Audio and Video Distribution Amplifier With Built In Test Generators.
By Brian Kelly. GW6BWX
This article describes a device that provides the functions of a one-to-four way distribution amplifier for audio and video signals, a video level stabiliser and produces both a 1KHz test tone and video pattern generator.
The block diagram of the device is shown in fig 1.
The distribution stage is one half of IC102 which is configured as a non-inverting amplifier with a voltage gain of 2 (approximately 6dB). The output of the IC is a low impedance point so each of the four outputs sees only the series resistance of R101 to R104 as it's impedance. When terminated with another 1K load, a potential divider is produced in which the voltage is halved, taking it back to the same level as fed to the amplifiers input. Note that within reason, the values of the output resistors can be changed to provide different output impedances. For example changing from 1K to 600 Ohms would drop the impedance to 600 Ohms. The output resistors can be mixed values but to prevent overloading the IC102, I would suggest that no single resistor should be less than 200 Ohms and their combined parallel value should not be lower than 100 Ohms.
The test tone generator is IC101 and the other half of IC102. The 1KHz tone is generated by dividing the frequency from a 4.096MHz crystal oscillator by two, twelve times. All this is done inside IC101. The result is a 1KHz square wave which is then passed through a low-pass filter to remove higher harmonics leaving a close approximation to a sine wave. IC102 is a buffer to reduce the load on the LPF and as it's feedback can be controlled with VR1, the output level can be set as required. I suggest setting the level to 1V peak-to-peak with the output connection terminated with a 1K resistor to ground. As with the distribution stage, it is possible to change the output impedance by adjusting the value of output resistor R105.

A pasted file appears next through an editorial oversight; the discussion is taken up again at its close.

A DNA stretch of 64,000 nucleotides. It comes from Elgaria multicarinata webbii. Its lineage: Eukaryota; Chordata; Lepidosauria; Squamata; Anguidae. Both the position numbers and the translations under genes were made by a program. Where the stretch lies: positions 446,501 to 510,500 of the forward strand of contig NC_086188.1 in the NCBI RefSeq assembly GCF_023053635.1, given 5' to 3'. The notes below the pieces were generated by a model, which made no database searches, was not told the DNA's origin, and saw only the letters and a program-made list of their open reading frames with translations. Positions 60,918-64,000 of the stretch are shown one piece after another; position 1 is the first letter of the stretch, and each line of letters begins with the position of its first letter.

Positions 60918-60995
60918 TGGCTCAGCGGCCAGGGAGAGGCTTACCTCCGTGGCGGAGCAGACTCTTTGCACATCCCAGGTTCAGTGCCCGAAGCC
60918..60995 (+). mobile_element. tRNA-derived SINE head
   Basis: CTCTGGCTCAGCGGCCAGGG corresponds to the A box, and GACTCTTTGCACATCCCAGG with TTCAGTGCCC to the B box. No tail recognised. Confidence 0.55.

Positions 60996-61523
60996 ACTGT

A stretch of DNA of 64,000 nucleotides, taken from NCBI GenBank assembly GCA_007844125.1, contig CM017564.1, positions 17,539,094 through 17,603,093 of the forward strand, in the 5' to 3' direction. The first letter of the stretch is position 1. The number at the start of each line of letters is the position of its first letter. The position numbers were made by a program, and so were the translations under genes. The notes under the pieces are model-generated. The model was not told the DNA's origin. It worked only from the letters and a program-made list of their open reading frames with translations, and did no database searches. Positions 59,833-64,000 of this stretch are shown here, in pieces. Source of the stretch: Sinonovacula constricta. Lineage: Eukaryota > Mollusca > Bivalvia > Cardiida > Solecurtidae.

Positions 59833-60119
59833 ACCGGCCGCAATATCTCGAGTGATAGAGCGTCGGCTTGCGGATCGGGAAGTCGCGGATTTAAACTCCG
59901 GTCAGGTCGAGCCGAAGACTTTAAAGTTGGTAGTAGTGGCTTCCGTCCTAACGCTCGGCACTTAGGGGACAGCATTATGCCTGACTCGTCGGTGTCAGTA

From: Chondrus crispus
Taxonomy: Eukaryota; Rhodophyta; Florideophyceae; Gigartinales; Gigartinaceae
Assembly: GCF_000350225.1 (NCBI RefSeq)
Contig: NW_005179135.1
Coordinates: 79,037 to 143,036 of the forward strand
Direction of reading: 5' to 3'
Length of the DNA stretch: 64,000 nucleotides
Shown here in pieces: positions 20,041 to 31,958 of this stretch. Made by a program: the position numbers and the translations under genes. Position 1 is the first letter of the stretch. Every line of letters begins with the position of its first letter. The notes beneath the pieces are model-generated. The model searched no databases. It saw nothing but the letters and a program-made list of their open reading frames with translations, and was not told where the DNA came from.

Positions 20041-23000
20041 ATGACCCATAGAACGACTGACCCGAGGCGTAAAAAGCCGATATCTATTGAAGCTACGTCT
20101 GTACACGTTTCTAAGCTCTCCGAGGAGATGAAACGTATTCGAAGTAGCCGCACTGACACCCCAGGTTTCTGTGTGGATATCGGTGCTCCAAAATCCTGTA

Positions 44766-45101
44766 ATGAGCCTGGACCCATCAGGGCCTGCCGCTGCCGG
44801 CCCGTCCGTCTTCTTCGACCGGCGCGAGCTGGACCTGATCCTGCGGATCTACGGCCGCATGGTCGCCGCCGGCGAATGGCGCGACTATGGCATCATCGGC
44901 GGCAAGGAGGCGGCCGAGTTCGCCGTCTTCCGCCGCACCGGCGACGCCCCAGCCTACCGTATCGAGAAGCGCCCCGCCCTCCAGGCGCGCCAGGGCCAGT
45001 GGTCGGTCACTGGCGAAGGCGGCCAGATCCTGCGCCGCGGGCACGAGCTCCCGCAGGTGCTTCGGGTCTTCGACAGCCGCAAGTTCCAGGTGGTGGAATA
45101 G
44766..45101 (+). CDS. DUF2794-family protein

The video input is terminated by R130 to match standard 75 Ohm cable. From here it takes two routes, the buffer stage feeding R117 provides “look through” and is a replica of the input signal. The other route is through IC103 which is a dedicated video level stabiliser. The chip a Maxim MAX7450 is configurable by two links to enable or disable the AGC function and to set the overall gain to x1 or x2. For normal operation, the AGC should be enabled and the gain set to x2. This gives a stabilised 2V peak to peak video signal at the top of the output level potentiometer. Note that this control is mounted on the front panel, not the PCB. The AGC will keep the level constant with inputs ranging from about 0.5V to 1.5V p-p. The wiper of the control will normally be set about half way to give 1V output but it will adjust between nothing and twice standard video level as required. IC104 and IC105 are driven in parallel and are to give sufficient current gain that four 75 Ohm outputs can be driven simultaneously.
Test Pattern Generator:
This is a modified version of the highly successful TCG Mk2 design which is fully described in CQ-TV magazine and on this web site. The only differences between the original design and the one used here is that the pattern select pins on the EPROM are all tied high (+5) as only one pattern should be needed and the output buffer stage has been replace by half of IC106. The video level can be set by adjusting VR2 and should normally be 1V p-p with the pattern output terminated with a 75 Ohm load.